Effective Teaching in Higher Education

Brown, G. and Atkins, M. (1988)

London, Methuen.


Research and project supervision is probably the most complex and subtle form of teaching in which we engage. It is not enough for us to be competent researchers ourselves—though this is vital. We need to be able to reflect on research practices and analyse the knowledge, techniques, and methods which make them effective. But there is a step beyond even this. We have to be skilled in enabling our research students to acquire those techniques and methods themselves without stultifying or warping their own intellectual development. In short, to be an effective research supervisor, you need to be an effective researcher and an effective supervisor.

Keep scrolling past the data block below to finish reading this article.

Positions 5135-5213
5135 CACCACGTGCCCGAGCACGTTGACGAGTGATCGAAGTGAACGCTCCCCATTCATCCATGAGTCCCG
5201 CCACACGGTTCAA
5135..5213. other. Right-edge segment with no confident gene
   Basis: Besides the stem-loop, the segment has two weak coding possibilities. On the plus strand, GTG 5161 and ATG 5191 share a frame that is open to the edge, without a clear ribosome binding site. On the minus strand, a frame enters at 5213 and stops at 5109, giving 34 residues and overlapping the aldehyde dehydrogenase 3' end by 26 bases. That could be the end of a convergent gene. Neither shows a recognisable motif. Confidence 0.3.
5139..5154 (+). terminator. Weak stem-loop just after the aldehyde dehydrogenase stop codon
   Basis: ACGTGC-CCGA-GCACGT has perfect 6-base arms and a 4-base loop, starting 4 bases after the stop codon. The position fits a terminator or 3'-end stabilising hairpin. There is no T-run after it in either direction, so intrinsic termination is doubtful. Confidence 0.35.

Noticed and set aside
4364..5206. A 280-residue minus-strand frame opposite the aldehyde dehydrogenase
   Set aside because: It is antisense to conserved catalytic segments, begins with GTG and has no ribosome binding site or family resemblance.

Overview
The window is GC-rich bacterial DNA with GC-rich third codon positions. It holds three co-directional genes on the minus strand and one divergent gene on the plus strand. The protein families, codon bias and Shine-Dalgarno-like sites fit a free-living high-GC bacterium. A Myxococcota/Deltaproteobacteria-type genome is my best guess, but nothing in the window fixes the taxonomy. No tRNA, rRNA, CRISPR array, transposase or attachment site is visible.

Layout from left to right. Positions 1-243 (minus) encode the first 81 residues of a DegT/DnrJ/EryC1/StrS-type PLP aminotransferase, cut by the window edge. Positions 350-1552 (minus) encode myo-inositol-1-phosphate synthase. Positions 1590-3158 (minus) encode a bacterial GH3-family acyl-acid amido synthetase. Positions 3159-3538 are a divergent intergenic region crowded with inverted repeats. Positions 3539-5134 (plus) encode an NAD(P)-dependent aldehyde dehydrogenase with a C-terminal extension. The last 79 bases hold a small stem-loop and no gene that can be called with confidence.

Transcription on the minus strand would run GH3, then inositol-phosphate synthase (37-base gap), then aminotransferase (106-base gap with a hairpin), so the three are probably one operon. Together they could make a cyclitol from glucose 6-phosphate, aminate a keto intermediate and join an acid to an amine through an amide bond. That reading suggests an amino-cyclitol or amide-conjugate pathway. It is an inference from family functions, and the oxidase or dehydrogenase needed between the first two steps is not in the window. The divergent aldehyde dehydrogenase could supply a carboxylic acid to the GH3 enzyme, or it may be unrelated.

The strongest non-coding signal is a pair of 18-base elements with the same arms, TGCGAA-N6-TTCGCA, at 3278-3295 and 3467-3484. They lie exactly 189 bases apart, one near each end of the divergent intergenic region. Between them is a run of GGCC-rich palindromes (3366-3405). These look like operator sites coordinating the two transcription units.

In this chapter the issues involved in supervising research students are explored. Although the chapter is primarily concerned with the supervision of postgraduate research, many of the suggestions and guidelines are also relevant to the supervision of undergraduate projects.

The chapter provides an outline of official reports and studies of research supervision and their implications. It provides a model of the factors involved in research supervision. It considers the role of the supervisor and the problems faced by research students. The management skills required for effective supervision are discussed and some suggestions for examining dissertations and theses are provided.

Cite this text

Brown, G. and Atkins, M. (1988)

Effective Teaching in Higher Education.

London, Methuen

Visit the main UK Council for Graduate Education website